Ok, so gray divorce exists. But notice what’s not mentioned as a leading cause — retirement. Seems like there are a whole bunch of other factors responsible (though trying to come up with a firm set of reasons why people get divorced is difficult).
Forbes does assign some financial issues as a reason for the increase:
Financial matters are the primary issues that arise during a grey divorce. Finances can be tricky to handle, especially when one spouse has challenges managing them. Couples who struggle with debt or constantly fight about finances often end up divorcing.
On the other hand, if one of the partners earns all of the money in the household and; therefore, makes all of the decisions involving money, problems may arise. Divorce can be also be caused by a partner’s overspending habits or mismanagement of funds. Research has shown that marriage grows stronger when the husband increases his earnings; conversely, the marriage more often fails if the wife’s earnings increase.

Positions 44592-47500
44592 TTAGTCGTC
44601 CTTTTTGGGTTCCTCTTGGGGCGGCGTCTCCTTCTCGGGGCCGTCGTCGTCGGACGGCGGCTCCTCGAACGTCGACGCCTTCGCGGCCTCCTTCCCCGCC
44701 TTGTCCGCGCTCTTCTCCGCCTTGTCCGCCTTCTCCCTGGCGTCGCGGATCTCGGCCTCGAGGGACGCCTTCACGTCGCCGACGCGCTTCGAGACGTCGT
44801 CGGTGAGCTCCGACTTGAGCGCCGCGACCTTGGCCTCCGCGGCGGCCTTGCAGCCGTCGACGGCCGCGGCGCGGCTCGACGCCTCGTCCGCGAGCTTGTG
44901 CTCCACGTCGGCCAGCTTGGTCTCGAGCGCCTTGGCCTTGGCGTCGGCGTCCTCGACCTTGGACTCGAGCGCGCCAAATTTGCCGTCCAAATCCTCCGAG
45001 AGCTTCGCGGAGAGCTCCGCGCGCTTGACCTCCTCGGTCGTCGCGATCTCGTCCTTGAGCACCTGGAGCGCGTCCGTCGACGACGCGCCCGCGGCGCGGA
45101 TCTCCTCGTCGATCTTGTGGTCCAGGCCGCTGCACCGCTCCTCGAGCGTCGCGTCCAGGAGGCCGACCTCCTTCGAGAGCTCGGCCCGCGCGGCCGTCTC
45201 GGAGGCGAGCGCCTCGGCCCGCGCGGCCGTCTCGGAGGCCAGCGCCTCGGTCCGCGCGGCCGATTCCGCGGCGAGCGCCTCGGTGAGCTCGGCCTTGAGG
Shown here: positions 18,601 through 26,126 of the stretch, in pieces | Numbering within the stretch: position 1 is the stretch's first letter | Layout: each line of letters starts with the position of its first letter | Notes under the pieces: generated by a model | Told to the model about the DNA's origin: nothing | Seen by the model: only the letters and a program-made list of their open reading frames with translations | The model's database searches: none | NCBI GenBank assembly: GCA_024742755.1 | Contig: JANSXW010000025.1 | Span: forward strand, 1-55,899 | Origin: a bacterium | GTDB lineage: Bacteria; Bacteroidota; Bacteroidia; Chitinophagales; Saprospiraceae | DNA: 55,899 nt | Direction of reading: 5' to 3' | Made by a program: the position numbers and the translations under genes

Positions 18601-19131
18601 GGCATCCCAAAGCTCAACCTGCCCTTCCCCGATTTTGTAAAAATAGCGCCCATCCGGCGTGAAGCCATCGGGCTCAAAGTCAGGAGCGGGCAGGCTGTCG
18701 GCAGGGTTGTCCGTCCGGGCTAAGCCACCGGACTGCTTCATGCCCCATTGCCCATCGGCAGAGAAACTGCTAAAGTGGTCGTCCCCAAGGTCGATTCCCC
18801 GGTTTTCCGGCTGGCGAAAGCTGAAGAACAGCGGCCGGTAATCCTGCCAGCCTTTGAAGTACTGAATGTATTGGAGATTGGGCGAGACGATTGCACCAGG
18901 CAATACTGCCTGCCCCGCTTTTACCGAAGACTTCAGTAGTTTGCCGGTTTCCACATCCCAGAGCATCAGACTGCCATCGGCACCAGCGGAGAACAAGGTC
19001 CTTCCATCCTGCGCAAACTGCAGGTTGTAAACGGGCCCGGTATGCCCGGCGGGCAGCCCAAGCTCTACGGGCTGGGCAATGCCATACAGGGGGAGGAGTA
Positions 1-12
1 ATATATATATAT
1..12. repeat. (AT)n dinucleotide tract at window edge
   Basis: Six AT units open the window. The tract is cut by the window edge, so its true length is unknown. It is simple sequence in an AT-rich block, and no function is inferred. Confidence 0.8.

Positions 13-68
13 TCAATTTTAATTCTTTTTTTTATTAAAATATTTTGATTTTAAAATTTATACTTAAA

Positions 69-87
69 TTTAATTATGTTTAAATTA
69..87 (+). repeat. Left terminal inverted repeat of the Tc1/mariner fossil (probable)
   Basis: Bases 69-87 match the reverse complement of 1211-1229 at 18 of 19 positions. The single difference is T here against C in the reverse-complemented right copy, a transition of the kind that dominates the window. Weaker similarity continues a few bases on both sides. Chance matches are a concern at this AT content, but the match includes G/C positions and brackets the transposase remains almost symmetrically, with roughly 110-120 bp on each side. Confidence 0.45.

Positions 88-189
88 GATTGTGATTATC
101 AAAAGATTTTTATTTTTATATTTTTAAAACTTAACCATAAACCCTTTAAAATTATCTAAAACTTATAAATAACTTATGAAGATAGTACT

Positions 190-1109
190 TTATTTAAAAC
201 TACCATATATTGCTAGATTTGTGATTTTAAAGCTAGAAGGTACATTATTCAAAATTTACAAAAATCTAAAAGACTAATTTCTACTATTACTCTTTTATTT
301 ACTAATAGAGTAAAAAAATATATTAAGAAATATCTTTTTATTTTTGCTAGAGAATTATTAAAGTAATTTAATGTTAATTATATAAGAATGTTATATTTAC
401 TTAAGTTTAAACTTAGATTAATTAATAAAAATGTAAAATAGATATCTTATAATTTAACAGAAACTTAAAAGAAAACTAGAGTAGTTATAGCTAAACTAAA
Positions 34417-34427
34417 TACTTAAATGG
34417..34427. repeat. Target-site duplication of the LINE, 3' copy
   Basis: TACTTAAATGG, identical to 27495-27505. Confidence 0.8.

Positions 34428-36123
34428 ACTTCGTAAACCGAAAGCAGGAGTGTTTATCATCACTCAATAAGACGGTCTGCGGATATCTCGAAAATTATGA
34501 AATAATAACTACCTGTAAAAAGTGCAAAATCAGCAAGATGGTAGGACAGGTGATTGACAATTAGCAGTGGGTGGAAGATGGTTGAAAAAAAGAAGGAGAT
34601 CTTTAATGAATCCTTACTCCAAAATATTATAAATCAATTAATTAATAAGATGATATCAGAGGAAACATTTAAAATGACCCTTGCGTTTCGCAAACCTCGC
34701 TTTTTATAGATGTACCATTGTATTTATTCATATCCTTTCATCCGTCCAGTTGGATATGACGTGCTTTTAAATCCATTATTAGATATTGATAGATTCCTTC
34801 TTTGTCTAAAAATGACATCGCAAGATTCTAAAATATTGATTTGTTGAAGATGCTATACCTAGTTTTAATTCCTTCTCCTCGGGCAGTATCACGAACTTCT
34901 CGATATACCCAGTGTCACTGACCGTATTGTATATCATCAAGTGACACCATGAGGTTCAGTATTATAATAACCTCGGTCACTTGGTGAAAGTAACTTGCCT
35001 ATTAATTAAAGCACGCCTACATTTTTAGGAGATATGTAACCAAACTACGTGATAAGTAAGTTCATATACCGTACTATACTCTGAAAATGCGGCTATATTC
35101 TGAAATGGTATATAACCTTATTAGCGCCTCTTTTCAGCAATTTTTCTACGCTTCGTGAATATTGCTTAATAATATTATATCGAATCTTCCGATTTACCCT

Sure, these may be reasons people divorce, but 1) they don’t seem any different for someone who’s 35 or 65 and 2) still no mention of retirement as a factor.
So I Googled “divorce caused by retirement” but all the top articles were centered around how divorce is deadly in retirement and financial issues to address when divorcing in retirement.
BTW, when I had typed in “divorce caused by” the top suggestions by Google for the next word were:
- In laws
- Social media
Haha! Fortnite made the list!